Varied strength training doesn’t boost muscle growth

Varied strength training has a positive effect on developing strength, but not on muscle growth, a new study finds.

For years, the word around gyms has been that to put on muscle, you need to vary your training with regards to weight, repetitions, and exercises.

“…periodized strength training is conducive to the development of strength, but not muscle mass.”

But the new findings show that so-called “periodized strength-training”—where training is varied by increasing and decreasing variables such as the amount of weight lifted, as well as the number of repetitions—benefits strength development.

“The study establishes that periodized strength training is conducive to the development of strength, but not muscle mass. If one wants to get stronger, it is important to vary their training,” says Jesper Lundbye-Jensen, associate professor in the department of nutrition, exercise, and sports at the University of Copenhagen and last author of the paper in Sports Medicine.

The answer as to why periodized strength training can promote the development of strength, but not muscle mass, is likely found in our nervous system, the researchers say.

“As people become stronger from periodized workouts compared to non-periodized workouts, it is most likely due to the fact that strength training trains the nervous system as well, and thereby our ability to coordinate and activate muscles to a maximum,” Lundbye-Jensen says.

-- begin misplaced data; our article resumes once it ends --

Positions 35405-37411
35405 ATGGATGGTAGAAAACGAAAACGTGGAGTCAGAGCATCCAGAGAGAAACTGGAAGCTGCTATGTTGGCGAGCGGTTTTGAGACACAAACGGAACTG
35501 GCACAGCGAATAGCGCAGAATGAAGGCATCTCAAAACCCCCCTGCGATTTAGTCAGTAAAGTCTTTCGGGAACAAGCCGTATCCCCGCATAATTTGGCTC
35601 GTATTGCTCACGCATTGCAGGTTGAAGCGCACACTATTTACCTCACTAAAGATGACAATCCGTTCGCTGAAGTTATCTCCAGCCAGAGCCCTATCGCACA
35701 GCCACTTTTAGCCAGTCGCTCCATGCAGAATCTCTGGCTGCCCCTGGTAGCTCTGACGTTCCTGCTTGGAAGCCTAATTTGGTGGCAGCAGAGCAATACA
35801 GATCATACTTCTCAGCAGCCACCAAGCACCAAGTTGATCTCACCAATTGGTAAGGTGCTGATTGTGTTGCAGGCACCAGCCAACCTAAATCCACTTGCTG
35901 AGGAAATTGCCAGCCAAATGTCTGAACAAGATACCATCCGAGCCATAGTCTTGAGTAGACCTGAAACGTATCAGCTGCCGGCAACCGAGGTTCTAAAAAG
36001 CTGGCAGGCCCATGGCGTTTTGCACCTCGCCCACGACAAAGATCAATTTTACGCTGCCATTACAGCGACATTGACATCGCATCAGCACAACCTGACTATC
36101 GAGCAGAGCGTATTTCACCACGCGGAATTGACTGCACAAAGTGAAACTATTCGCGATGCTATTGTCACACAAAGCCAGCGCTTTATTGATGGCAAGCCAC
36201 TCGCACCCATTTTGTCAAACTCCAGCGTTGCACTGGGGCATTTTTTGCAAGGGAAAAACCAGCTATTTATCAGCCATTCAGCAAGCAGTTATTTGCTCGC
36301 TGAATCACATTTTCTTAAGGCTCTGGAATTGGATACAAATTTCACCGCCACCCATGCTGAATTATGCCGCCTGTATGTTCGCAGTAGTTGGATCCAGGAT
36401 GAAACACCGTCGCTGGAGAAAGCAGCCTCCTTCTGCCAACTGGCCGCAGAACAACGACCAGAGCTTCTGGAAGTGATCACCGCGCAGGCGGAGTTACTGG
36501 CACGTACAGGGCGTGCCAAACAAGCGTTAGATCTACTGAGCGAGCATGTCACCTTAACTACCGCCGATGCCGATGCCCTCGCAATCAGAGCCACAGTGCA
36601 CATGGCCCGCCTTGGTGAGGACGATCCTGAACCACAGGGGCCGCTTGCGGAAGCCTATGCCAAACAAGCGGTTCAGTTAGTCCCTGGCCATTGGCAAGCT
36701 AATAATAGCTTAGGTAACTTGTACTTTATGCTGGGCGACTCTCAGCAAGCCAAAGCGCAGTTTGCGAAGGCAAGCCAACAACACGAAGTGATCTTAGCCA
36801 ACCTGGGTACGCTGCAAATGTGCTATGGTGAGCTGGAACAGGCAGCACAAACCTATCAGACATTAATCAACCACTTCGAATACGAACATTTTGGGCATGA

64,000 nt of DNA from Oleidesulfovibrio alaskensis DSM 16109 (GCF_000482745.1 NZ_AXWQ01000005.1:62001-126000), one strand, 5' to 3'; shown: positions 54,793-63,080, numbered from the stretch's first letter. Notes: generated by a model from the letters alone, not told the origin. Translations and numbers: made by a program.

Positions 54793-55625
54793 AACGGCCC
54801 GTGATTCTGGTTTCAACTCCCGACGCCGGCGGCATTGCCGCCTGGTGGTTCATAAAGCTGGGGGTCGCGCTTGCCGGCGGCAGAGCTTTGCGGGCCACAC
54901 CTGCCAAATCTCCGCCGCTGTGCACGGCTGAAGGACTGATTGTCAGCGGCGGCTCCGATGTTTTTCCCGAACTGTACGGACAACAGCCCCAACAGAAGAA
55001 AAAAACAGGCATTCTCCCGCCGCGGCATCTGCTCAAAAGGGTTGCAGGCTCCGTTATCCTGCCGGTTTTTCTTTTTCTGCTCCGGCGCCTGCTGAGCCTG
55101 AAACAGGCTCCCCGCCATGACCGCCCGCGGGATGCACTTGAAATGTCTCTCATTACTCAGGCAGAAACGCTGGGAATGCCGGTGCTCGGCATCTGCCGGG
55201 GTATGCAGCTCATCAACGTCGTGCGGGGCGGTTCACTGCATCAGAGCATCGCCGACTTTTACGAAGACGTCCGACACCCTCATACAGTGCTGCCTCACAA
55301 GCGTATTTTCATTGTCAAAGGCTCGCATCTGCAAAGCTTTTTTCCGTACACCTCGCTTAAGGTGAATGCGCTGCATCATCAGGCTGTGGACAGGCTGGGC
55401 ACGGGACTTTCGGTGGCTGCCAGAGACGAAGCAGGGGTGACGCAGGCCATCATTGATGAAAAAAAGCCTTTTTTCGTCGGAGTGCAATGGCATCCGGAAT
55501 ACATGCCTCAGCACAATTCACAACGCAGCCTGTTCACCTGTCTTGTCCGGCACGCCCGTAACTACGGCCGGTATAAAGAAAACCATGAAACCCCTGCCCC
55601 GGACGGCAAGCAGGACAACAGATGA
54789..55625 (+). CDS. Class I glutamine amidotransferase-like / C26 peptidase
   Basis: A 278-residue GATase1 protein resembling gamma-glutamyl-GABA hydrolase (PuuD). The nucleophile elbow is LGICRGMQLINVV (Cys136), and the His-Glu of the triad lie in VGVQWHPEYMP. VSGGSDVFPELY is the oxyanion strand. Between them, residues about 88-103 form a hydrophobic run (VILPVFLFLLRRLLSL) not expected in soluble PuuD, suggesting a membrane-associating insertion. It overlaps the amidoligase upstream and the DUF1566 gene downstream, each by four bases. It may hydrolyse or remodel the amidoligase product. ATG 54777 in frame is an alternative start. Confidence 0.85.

Increasing muscle mass through strength training requires working out until fatigue sets in and putting in a sufficient number of hours at the gym to do so, says first author Lukas Moesgaard.

“The research suggests that strength training particularly results in muscle growth when training muscles to exhaustion. And, as a rule of thumb, more exercise leads to more muscle growth,” he explains.

In the study, the researchers could also see that those who already train regularly achieved more progress in strength by varying the intensity of their weekly training and alternating between heavy- and light-lifting exercises.

The untrained, on the other hand, received the same benefit from training, regardless of whether the variation took place on a daily or weekly basis, or whether the training was adjusted linearly—ie, by increasing loads as an individual gains strength—over an extended period of time.

“All in all, the study demonstrates that variation in weight load and the number of repetitions in strength training can help if one is keen on getting stronger, and that the variation should probably occur more often when one is trained than if one is untrained. However, our results also demonstrate that varying loads and the number of repetitions doesn’t seem to affect the amount of muscle growth,” Moesgaard says.

The article is based on a scientific study known as a systematic review with meta-analysis, where researchers collect and review all relevant scientific literature in a given field.

Source: University of Copenhagen

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